A rise in the first-class degrees given at university is pushing the government to implement measures for tackling the grade inflation. Research shows that the marking up of degrees is leading to students leaving with higher grades than the ones from the previous year.

The government will now penalize the universities that are awarding too many top grades. Sam Gyimah, the universities minister said,

When you look at what makes our universities so prestigious, it comes down to the value of our degrees. The value of those degrees is threatened by grade inflation and that is a problem for students, employers and the universities themselves.

Higher Education Statistics Agency’s estimates show that the number of students graduating with a first-class degree has gone up from 18% to 26%. The gap is huge when compared to 1990s when only 8% of students passed with a first class degree.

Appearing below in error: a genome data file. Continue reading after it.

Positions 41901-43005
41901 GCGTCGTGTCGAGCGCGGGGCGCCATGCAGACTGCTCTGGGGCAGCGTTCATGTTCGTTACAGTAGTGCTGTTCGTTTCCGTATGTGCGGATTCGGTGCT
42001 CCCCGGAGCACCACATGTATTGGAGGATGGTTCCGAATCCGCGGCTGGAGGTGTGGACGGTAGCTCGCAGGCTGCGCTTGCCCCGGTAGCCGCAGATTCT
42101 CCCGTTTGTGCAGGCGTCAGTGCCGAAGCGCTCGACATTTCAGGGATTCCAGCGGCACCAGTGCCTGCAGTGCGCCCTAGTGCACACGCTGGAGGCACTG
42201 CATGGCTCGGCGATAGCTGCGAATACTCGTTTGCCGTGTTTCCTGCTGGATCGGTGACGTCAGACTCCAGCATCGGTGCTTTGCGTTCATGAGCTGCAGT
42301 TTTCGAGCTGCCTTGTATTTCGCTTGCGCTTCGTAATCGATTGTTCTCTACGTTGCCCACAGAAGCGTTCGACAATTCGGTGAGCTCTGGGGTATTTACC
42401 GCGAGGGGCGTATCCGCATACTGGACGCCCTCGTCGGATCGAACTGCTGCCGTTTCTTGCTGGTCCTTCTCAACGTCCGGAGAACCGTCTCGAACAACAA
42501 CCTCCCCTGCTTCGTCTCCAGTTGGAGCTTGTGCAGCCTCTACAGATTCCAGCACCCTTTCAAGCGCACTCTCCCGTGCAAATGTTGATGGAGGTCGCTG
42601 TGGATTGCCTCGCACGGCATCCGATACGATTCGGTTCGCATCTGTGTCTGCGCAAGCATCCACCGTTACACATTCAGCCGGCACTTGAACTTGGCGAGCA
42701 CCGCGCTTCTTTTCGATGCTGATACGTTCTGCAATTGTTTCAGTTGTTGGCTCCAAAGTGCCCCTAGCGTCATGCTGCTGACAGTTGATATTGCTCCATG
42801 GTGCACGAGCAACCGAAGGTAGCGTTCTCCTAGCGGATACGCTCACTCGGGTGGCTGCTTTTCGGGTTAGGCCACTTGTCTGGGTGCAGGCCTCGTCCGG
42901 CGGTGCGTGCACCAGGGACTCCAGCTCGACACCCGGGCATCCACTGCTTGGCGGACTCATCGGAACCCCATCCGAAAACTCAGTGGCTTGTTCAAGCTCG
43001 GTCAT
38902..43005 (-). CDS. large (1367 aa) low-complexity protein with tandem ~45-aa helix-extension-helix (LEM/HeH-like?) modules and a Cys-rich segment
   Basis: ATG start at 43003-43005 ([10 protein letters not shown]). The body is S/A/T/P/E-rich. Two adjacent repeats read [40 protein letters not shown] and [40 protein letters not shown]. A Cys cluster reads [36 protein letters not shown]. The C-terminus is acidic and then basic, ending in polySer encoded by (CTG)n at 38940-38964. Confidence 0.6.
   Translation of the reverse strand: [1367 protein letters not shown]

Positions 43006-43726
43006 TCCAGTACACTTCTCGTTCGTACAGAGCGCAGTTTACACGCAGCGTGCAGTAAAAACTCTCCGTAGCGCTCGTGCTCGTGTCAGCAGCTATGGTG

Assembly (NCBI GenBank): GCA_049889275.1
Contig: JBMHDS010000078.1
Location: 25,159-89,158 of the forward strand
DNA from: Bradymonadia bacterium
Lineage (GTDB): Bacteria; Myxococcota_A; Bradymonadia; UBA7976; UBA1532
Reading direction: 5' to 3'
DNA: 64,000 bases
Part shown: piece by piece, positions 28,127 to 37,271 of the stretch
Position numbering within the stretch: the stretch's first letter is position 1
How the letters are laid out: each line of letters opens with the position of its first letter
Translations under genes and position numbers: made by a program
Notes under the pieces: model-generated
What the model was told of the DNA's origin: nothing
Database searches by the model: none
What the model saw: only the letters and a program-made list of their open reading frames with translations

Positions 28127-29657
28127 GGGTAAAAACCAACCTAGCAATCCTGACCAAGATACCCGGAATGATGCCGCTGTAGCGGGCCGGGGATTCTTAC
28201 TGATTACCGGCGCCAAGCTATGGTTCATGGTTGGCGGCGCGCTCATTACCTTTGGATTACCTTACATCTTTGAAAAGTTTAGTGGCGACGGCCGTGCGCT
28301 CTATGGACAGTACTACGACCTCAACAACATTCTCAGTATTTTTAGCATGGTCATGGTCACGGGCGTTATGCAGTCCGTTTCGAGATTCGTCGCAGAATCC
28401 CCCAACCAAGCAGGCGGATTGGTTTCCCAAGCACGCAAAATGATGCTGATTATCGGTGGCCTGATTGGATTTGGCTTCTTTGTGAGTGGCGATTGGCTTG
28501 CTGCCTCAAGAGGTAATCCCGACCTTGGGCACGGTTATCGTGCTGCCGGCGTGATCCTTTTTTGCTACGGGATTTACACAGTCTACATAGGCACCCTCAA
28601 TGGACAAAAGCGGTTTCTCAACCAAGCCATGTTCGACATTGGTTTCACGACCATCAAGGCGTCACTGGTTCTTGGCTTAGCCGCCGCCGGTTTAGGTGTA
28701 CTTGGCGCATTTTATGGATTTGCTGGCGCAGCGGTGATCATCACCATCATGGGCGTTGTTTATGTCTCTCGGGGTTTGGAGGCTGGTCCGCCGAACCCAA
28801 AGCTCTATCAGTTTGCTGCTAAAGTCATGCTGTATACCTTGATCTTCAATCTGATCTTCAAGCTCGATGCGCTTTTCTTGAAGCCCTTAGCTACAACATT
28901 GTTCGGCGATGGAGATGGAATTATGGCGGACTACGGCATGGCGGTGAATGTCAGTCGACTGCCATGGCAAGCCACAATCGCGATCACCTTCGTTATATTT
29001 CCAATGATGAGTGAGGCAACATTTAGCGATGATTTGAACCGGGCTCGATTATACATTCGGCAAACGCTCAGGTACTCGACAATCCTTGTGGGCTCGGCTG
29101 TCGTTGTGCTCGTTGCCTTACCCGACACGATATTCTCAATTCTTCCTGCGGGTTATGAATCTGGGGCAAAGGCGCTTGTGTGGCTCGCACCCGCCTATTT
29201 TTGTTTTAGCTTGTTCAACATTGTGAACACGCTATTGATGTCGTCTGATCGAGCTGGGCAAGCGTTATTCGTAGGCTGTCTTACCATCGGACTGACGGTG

The government will use the Teaching Excellence and Student Outcomes Framework (TEF), the rating system, for discouraging lower standards instead of the degree-awarding bodies used by the Universities. This rating system will rank universities as gold, silver or bronze after the assessment of multiple factors like quality of teaching and student experience. A panel of experts set up for the purpose will review whether universities are awarding excessive numbers or not.

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A University spokesman in UK said that the rise in first class degrees can be result of higher investment in technology and quality of teaching. He added,

It is essential that students, employers and the public have confidence in the ongoing value of a UK degree.

The high fees also push the students for working hard in order to get the value of the investment that they made. Sophie Wilson, a student who graduated last year said that she had to work almost 12 hours a day and she couldn’t take a break even when she was suffering from depression.

I think it’s ridiculous that it’s being devalued. It’s more likely that people are working hard because uni is so expensive these days.

Source: BBC, Global Headlines